Which big dogs will be let off the leash in the Heineken Cup this weekend? Here are just four ultra-competitive players to look out for in the quarter-finals
This set of Heineken Cup quarter-finals is possibly the most enticing last eight ever assembled. Each of the four ties is jam-packed with stellar talent and most of the continent’s biggest names.
As the pain-staking European saga edges closer to a resolution, the weekend feels like a something of a celebration of this wonderful tournament. But who are the figures that will decide these high-stakes encounters? Here is a run-down of our ones to watch.
Louis Picamoles has recovered from a hip complaint to anchor the scrum, while livewire teenager Yacouba Camara brings pace and industry. Then there is a 123-kilogram Samoan behemoth to fill the final back-row berth. Predominantly deployed at lock, Tekori is the polar opposite of angular, awkward adversary Peter O’Mahony – Munster’s jackalling talisman – and marries brutish brawn in the contact area with subtle offloading skills. He may become exposed if the contest opens up, but the early stages at Thomond Park will be tight. And eye-wateringly physical. Expect Tekori to be prominent.
Clermont v Leicester (Stade Marcel Michelin, Saturday 4pm)
In Courtney Lawes and Joe Launchbury, England boasted the best lock partnership of the recent Six Nations. Even then, Dave Attwood – magnificent off the bench – was not far off winning a starting spot. It speaks volumes for how well Slater is playing then, that the burly Leicester man is pushing this trio for Test involvement in New Zealand. Another colossal showing against Northampton confirmed as much.
Toby Flood’s decision to leave Welford Road and his subsequent dip in form put Richard Cockerill in a bit of a quandary just after Christmas. Robust as ever, Leicester’s director of rugby was not afraid to make forthright calls. Young Welshman Owen Williams was handed a starting berth – an inspired decision given his assured displays since – and Slater took over as skipper. It has been a flawless fit, and sparked Tigers’ traditional end-of-season surge.
The Parc des Sports Marcel Michelin is an intimidating stronghold that has seen 74 successive Clermont victories. For all their eye-catching quicksilver out wide in the likes of Wesley Fofana (who scored a try on his return from injury this weekend), Les Jaunards lay foundations with ferocity up front. Thomas Domingo, Jamie Cudmore, Nathan Hines, Julien Bonnaire and Fritz Lee are truly monstrous men and it is not without justification that Leicester are an astronomical 11/2 with most bookies. But that’s how they like it. Slater possesses a considerable streak of mongrel and won’t back down. His teammates won’t either.
Ulster v Saracens (Saturday, 6.30pm)
In years gone by, there hasn’t been a great deal of subtlety about Saracens.It’s fair to say that they have preferred to batter the front door down than sneak through the back gate. With a pack that includes the Vunipola brothers, George Kruis and co., power remains a huge part of their game. Since September though, there has been another dimension. Enhanced off-loading skills have injected dynamism and Owen Farrell looks capable of creating things.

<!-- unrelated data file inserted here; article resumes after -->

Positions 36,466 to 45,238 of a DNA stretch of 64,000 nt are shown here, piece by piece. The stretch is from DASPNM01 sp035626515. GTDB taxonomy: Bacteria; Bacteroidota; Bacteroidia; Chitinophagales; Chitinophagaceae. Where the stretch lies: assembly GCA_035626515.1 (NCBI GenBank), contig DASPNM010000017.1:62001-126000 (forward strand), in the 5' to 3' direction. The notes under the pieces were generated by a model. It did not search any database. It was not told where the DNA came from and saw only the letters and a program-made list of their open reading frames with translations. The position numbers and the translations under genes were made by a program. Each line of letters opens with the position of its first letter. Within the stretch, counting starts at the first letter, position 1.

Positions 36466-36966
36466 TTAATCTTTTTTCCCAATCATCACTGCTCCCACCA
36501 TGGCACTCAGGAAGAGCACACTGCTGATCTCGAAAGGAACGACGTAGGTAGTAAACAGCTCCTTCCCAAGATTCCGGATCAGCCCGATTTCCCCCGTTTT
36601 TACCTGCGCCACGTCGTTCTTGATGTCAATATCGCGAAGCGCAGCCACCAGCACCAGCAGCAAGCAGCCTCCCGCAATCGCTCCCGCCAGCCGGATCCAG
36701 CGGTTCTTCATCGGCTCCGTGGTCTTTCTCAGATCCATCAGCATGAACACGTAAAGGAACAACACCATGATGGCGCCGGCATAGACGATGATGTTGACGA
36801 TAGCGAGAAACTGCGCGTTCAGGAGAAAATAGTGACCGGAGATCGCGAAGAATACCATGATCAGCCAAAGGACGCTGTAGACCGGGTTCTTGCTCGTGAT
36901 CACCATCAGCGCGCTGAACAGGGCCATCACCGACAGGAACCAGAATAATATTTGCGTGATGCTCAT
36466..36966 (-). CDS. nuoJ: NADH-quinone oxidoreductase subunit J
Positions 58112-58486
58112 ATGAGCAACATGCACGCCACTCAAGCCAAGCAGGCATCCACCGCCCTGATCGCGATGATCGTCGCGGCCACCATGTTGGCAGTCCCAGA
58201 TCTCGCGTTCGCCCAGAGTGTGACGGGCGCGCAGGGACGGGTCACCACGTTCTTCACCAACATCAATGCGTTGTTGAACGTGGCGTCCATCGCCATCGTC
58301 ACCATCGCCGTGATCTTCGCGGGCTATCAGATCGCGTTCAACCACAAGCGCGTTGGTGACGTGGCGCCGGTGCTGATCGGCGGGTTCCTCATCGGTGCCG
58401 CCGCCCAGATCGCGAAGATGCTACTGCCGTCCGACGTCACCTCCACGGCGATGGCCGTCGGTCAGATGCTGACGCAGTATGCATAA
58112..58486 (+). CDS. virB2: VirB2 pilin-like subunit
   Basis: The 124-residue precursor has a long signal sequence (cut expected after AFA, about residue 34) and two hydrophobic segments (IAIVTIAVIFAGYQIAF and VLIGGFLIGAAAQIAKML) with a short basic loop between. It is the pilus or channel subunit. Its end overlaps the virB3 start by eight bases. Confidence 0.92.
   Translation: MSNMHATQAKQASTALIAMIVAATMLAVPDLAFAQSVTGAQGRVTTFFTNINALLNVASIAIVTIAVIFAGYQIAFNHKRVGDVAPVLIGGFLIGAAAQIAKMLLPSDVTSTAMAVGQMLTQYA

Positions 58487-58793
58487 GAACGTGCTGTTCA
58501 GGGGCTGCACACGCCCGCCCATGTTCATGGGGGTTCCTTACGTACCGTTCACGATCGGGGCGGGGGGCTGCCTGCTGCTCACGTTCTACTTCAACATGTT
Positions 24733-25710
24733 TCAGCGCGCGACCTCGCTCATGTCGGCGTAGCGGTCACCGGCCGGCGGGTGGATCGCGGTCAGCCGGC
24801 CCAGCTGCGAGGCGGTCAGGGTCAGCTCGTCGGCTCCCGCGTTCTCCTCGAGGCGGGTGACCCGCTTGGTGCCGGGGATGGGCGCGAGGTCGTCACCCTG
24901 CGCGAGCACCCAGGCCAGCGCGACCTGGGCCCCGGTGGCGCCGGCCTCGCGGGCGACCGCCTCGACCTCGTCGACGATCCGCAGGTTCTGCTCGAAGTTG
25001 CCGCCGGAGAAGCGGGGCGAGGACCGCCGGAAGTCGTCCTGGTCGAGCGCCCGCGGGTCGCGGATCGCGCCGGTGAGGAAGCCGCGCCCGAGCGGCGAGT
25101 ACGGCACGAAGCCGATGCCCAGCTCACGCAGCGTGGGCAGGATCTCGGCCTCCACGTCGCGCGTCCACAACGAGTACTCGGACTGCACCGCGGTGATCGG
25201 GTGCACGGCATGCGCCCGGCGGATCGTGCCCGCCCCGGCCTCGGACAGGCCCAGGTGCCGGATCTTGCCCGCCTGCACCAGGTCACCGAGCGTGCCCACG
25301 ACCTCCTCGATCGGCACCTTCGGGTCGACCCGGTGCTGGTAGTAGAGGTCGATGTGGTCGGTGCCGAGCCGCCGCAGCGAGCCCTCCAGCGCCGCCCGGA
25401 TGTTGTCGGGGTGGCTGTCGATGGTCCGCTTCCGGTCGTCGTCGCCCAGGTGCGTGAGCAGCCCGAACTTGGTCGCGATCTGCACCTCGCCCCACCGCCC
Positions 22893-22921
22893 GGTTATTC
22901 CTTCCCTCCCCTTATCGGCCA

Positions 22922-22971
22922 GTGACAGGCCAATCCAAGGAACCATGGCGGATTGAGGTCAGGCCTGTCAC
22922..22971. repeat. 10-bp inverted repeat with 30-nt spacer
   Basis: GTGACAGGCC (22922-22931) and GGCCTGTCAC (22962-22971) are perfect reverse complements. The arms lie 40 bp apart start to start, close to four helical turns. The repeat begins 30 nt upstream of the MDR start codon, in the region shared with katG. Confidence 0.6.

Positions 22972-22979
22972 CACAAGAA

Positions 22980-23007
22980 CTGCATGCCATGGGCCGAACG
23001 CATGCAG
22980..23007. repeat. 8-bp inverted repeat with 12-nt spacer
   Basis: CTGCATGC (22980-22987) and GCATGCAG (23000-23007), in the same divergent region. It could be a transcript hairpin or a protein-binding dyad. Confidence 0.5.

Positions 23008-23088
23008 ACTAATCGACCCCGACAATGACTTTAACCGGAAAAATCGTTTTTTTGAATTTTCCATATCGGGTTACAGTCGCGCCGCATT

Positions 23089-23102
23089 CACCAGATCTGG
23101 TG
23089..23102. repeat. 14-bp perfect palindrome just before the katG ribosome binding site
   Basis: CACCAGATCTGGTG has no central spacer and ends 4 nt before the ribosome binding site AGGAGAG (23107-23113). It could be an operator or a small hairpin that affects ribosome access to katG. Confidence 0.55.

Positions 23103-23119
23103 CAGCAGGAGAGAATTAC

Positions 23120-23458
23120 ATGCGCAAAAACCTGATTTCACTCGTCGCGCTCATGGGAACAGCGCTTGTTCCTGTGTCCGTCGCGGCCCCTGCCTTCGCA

John Afoa, Chris Henry, Dan Tuohy and Johann Muller must be at their very best for Ulster, using the template of their superb performance at Welford Road back in January. That day, Leicester got crowded behind the gainline and had no answer as claustrophobia descended. Amid the chaos and collisions, a diminutive No 9 called the shots.
Pienaar is a supreme scrum-half whose game management – deciding when to look for territory, when to punch holes around the fringes and when go wide – is second to none. His kicking is world-class too. From the tee he rarely misses, from the box he sets targets and encourages chasers to contest. Without disrespecting Michael Heaney, the South African’s presence was sorely missed in the recent loss to Cardiff Blues. He’s back for this humungous occasion and will be a pivotal figure in Ravenhill’s hostile atmosphere.
Toulon v Leinster (Sunday 4.30pm)
Retiring icons Jonny Wilkinson and Brian O’Driscoll will – to their cringing discomfort – dominate the build-up to this seismic clash between the two sides that have clinched four of the five Heineken Cups since 2009. However, when all the fanfare is over and these awesome sides finally go at it, another wily veteran could have a decisive say.
Many raised eyebrows at Leinster’s signing of Gopperth when Johnny Sexton hopped across The Channel. In theory, the former Newcastle Falcons points machine was supposed to provide back-up as Ian Madigan fulfilled his burgeoning potential. For whatever reason, that hasn’t quite happened this term and Gopperth has been extremely important to Matt O’Connor, especially in away games. In fact, the Dubliners would not have reached the last eight without a two-try, 21-point haul from their experienced Kiwi in Castres during the group stage.
In analysis this week, Gopperth will almost certainly have reviewed the way Leicester and Toby Flood played at the Stade Mayol at this stage almost exactly a year ago. While Tigers eventually lost after Jonny Wilkinson and Chris Masoe woke up, the first half-hour was near perfect. Flood hushed a hostile crowd by playing the corners, maneuvering the plodding opposition pack and smashing over goals from everywhere. The East Midlanders led 9-0 without breaking sweat. Gopperth has precisely the right pragmatic skill-set to carry out a repeat and bring Leinster back to Dublin for the semi.